The Ann Arbor Area Transportation Authority (AAATA) recently hosted two community feedback sessions on proposed bus rapid transit (BRT) service between Ypsilanti and Ann Arbor.
The proposed service would follow route 4, AAATA's busiest route, which runs along Washtenaw Avenue, the transit authority's most congested corridor. AAATA envisions the BRT route as an express route with limited stops. The transit authority also plans enhancements to stations along the Washtenaw corridor and is considering making use of technology that allows bus drivers to extend traffic signals.
One pop-up feedback session was held from 4-6 p.m. April 23 at the Ypsilanti Transit Center at 220 Pearl St. in Ypsi, and a second was held from 7-10 a.m. April 24 at the Blake Transit Center at 328 S. Fifth Ave. in Ann Arbor. Julia Roberts, planning and innovation project lead for AAATA, says about 35 people showed up over the course of each session.
At both sessions, AAATA staff asked participants to put colored stickers on a map of the proposed BRT route, with different colors representing where participants live, work, and make other frequent stops along the corridor.
Residents were also encouraged to give feedback on various strategies AAATA is considering to improve the travel time between Ypsi and Ann Arbor. Several riders noted that strategies like lanes allowing buses to jump ahead of other traffic, or technology that allows bus drivers to extend traffic signals, can help buses get around town faster. But they said faster boarding and deboarding would also help with efficiency overall.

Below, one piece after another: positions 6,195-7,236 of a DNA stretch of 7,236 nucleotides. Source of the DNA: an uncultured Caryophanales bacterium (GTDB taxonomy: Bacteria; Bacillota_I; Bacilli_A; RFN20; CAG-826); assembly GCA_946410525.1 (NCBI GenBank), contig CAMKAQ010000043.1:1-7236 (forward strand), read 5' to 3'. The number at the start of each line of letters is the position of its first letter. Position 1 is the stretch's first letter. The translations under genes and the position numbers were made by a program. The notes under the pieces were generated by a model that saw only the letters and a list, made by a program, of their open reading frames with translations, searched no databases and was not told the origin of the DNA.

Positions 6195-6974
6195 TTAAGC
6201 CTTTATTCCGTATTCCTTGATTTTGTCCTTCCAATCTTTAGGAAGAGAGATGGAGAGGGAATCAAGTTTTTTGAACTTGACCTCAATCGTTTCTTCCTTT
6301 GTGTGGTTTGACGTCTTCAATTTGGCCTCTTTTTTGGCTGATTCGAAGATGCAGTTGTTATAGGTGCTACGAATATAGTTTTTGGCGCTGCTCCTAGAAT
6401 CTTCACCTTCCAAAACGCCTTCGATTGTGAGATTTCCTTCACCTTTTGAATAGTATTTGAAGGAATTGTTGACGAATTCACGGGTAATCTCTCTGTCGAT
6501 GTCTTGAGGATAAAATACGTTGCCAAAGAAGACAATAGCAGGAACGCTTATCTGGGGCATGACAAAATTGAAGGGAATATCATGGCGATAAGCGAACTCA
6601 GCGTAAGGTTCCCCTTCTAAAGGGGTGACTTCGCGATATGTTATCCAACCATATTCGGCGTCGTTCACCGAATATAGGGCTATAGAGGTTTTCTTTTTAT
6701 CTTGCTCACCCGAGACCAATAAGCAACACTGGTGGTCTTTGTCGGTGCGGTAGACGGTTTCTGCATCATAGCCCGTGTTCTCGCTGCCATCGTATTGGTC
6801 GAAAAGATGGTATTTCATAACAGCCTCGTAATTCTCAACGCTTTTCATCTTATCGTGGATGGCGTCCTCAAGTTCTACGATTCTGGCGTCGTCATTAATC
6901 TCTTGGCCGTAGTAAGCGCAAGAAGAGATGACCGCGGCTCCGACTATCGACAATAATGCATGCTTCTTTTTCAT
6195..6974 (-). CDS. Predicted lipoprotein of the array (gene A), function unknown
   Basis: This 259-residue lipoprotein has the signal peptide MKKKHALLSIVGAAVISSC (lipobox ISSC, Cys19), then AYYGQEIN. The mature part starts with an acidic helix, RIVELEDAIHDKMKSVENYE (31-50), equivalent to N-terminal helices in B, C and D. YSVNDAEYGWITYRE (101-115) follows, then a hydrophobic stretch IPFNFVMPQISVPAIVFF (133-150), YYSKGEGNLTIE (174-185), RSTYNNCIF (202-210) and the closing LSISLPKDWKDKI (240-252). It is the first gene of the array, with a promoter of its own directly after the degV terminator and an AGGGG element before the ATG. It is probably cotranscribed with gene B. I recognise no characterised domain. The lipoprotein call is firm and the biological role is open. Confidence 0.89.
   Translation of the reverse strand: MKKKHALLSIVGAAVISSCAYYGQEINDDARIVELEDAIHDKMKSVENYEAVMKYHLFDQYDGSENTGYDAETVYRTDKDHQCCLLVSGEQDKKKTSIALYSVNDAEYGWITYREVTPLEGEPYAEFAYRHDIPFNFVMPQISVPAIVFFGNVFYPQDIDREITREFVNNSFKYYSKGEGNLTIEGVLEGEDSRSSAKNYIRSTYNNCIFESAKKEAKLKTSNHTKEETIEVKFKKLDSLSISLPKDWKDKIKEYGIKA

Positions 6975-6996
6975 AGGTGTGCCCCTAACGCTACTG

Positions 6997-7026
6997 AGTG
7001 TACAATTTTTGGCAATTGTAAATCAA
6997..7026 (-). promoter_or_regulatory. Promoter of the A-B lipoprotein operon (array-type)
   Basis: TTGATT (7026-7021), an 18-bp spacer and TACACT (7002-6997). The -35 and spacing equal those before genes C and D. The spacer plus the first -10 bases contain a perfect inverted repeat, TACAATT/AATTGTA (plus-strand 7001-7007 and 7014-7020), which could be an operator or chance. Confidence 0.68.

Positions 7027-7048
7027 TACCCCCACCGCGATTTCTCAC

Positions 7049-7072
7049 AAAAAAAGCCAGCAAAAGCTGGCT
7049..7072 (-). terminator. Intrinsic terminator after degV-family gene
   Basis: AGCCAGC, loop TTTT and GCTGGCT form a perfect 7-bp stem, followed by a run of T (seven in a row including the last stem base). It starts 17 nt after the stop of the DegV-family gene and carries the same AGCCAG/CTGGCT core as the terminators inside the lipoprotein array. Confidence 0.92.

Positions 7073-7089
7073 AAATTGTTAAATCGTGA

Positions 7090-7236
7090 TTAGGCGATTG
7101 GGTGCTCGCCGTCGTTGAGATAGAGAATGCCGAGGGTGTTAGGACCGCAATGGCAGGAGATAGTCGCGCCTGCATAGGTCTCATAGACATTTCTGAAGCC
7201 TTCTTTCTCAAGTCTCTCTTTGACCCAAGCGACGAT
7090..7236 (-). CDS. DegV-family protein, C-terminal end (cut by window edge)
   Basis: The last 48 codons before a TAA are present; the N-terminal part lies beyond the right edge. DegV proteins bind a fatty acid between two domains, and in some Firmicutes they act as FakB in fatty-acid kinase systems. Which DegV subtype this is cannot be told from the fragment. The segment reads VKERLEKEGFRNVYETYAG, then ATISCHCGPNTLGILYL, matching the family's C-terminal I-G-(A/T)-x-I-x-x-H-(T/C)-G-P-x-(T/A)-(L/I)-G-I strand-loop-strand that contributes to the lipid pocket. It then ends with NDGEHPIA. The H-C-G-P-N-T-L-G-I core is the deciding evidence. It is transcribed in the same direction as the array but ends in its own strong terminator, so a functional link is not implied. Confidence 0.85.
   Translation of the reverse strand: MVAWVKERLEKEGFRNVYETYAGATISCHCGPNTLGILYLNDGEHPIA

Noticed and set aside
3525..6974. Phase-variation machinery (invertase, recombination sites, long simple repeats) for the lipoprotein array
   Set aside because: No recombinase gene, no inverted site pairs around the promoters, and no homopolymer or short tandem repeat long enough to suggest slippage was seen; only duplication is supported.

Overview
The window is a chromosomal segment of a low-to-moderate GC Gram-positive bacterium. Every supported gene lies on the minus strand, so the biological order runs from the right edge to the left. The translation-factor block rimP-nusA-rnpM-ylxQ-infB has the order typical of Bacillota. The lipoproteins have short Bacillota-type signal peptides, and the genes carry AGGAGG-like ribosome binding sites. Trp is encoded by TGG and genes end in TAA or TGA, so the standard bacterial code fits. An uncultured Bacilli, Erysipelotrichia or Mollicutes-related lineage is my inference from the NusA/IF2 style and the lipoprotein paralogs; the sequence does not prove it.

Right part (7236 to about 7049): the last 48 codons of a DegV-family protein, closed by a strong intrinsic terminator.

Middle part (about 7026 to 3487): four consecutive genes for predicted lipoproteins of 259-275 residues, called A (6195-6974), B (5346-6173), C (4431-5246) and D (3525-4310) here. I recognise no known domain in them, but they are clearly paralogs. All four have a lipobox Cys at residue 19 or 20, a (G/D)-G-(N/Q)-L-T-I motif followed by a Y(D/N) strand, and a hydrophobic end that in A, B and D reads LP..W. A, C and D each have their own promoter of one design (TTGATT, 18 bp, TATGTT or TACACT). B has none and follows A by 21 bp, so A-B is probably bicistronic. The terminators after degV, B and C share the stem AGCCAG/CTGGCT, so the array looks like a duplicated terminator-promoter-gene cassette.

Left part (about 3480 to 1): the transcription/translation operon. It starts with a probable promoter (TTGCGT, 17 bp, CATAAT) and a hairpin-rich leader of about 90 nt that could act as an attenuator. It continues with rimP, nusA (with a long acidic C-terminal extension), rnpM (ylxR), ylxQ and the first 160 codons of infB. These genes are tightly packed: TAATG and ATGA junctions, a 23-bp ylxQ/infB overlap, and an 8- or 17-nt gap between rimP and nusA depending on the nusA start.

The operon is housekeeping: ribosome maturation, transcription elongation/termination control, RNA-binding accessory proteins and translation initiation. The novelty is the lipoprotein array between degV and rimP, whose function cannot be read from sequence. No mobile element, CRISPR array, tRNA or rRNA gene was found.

AAATA is considering a variety of options to speed up the boarding and deboarding process. Those include mobile ticketing and other off-board ticketing options, as well as curb-level boarding to make boarding easier for the elderly and those with wheelchairs, strollers, or carts.
Roberts told participants at the Ypsi pop-up session that stops on AAATA's current plan for the BRT route cover about 80 percent of ridership. Regular neighborhood routes will continue to cover stops along the same corridor that aren't included in the BRT route, but they may run only once every 30 minutes instead of every 10-15 minutes as they do now.
The timeline for implementing BRT service "depends on available funding and community support," Roberts says, but "some elements" of it could be implemented within five to 10 years.
The BRT route is just one aspect of the "ReImagine Washtenaw" plan, which AAATA is a partner in. A comment period about BRT or other improvements to AAATA services is open through May 10. Area residents are encouraged to make comments on AAATA's ReImagine Washtenaw webpage or call the AAATA comment line at (734) 794-1880.
Sarah Rigg is a freelance writer and editor in Ypsilanti Township and the project manager of On the Ground Ypsilanti. She has served as innovation and jobs/development news writer for Concentrate since early 2017 and is an occasional contributor to Driven. You may reach her at email@example.com.
Julia Roberts photo by Sarah Rigg. Map photo courtesy of AAATA.